Smart cars stack a tall, upright cabin on top of a chassis that’s short in the wheelbase, narrow in its track widths and necessarily quite crude in places – hence some obvious compromises in the way these cars have gone down the road for the past two decades.

Even here, with the longer wheelbase of the four-seater and a handy lowering of the centre of gravity brought about by the battery positioning, you can’t miss the dynamic quirks and shortcomings.

Picking up the apex means doing a lot with the steering, although body roll isn’t that pronounced. ESP prevents throttle-on understeer on the exit

The steering is unusually low-geared and light at the rim. It’s that way as a gesture to make the car easy to manoeuvre around junctions and into tight spaces – but the Forfour doesn’t always feel that way because of the amount of arm twirling needed to make your way around a multi-storey car park or in and out of a parking space.

That 9.1m turning circle is certainly handy at parking time but doesn’t seem a massive improvement on what most city cars need when it comes to it. If anything, the car feels slightly less wieldy than the class average.

At higher speeds, meanwhile, you begin to feel the effect of the Smart’s rearward weight distribution: the stability-biased geometry settings of its chassis and the unsprung mass and coarseness of that rear axle.

While the extra weight of the Forfour Electric Drive’s battery does seem to add a note of calm to the car’s ride compared with that of other Forfours we’ve tested, it remains restless and unsettled over larger intrusions and noisy and abrupt over smaller, sharper ones.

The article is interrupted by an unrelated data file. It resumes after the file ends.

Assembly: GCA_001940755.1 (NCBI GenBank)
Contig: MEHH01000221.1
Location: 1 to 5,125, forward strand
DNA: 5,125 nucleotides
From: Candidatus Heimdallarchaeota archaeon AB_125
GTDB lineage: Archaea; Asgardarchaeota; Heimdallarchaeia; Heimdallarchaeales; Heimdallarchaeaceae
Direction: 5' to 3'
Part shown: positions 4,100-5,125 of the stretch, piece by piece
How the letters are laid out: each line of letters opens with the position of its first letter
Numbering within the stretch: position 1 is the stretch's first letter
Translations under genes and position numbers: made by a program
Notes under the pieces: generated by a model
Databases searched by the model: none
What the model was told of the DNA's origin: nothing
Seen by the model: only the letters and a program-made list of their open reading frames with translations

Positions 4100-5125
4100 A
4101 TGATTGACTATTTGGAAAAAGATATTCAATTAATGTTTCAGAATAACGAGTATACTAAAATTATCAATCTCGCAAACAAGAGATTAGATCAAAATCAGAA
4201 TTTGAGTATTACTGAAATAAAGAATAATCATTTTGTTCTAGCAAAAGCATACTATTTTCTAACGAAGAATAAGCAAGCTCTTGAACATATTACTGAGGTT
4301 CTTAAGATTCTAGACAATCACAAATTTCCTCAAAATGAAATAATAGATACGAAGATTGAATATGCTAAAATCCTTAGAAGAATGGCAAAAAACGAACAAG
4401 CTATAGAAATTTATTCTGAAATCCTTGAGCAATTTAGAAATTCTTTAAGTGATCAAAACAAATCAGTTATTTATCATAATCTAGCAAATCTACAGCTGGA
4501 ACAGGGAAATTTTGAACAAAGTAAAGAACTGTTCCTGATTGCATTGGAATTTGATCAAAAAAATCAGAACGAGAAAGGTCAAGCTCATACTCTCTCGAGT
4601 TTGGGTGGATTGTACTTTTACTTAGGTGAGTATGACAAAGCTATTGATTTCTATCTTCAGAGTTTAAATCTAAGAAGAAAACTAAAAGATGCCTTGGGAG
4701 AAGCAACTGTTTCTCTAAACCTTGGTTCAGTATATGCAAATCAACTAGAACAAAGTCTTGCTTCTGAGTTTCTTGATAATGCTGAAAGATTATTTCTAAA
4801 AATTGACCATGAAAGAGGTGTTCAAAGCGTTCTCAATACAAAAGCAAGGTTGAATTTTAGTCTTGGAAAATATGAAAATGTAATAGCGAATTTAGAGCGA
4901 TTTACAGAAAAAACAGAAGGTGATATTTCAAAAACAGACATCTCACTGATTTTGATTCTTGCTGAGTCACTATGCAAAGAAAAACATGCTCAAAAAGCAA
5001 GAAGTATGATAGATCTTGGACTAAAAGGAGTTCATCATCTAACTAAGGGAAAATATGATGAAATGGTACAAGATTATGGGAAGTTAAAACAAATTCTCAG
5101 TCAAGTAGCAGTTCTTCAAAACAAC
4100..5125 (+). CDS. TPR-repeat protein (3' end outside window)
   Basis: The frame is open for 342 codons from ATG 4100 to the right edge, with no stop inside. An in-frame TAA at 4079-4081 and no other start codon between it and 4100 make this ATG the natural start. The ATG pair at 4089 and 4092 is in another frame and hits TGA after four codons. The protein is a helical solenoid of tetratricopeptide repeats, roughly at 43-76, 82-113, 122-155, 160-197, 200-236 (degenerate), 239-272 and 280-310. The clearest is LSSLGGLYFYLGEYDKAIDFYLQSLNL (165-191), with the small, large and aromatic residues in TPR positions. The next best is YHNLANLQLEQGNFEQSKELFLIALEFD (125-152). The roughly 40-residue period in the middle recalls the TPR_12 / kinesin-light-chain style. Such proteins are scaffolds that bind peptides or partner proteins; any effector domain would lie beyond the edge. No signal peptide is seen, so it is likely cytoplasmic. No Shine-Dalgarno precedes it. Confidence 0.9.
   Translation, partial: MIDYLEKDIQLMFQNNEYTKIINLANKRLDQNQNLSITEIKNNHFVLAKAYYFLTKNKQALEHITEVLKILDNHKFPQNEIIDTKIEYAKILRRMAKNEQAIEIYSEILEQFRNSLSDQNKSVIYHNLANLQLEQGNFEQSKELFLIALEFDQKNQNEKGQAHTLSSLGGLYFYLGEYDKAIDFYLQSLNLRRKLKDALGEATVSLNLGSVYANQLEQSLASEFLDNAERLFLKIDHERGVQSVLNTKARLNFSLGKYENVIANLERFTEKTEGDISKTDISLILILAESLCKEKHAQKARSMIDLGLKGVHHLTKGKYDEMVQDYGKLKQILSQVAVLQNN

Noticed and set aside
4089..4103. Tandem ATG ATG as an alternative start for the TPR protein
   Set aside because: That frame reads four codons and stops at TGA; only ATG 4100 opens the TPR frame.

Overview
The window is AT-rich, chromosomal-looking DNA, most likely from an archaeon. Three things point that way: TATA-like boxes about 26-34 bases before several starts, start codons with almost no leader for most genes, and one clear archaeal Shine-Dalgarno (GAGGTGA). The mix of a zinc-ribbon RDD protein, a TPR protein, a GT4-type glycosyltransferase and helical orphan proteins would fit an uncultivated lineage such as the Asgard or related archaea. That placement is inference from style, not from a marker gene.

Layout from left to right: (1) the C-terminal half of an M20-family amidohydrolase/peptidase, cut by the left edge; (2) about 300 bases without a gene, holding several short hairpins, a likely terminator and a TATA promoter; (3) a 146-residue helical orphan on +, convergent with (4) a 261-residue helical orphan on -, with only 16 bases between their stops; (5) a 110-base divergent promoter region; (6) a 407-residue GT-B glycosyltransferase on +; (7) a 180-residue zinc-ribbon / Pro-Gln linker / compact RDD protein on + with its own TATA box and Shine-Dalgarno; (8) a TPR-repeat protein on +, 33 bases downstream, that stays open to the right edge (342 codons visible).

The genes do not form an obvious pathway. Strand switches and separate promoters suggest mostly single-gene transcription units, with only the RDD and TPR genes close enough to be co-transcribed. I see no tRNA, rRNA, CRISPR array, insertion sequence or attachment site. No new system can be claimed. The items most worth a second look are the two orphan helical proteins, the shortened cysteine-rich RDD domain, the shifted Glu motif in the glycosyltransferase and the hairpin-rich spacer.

Handling response is below par, too, with grip balanced in such a way as to keep the weight-bearing rear wheels from ever being overloaded with grip. Lateral body control is actually a good deal better than you’d expect it to be, and the car’s electronic stability control is tuned for subtle, almost imperceptible intrusions as the car starts to understeer – which it does only when you begin to push quite hard.

And yet you can’t help but conclude that the Forfour’s hold on the tarmac is notably more slight than that of most city cars – although its stability is never really in question.

A battery that empties its charge at an alarming rate is just one more reason you’d be unlikely to drive a Forfour quickly by choice.

Grip and handling in extremis are just about good enough to count as competent, though, and the car relies on a well-tuned stability control system that is always on and keeps a lid on throttle-on understeer without feeling like it’s intervening much.


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You can carve a fairly fast line through a corner and still make the apex, at least on the optional 16in rims of our test car, which can be imagined to have better grip levels than standard.

Come back onto the accelerator on the way out and the traction and stability controls are very proactive, so it’s easy to drive up to the car’s dynamic limits — as meek as they may be. Deliberately unload the rear axle mid-corner with weight transfer and the stability control chimes in more abruptly but ultimately does its job.

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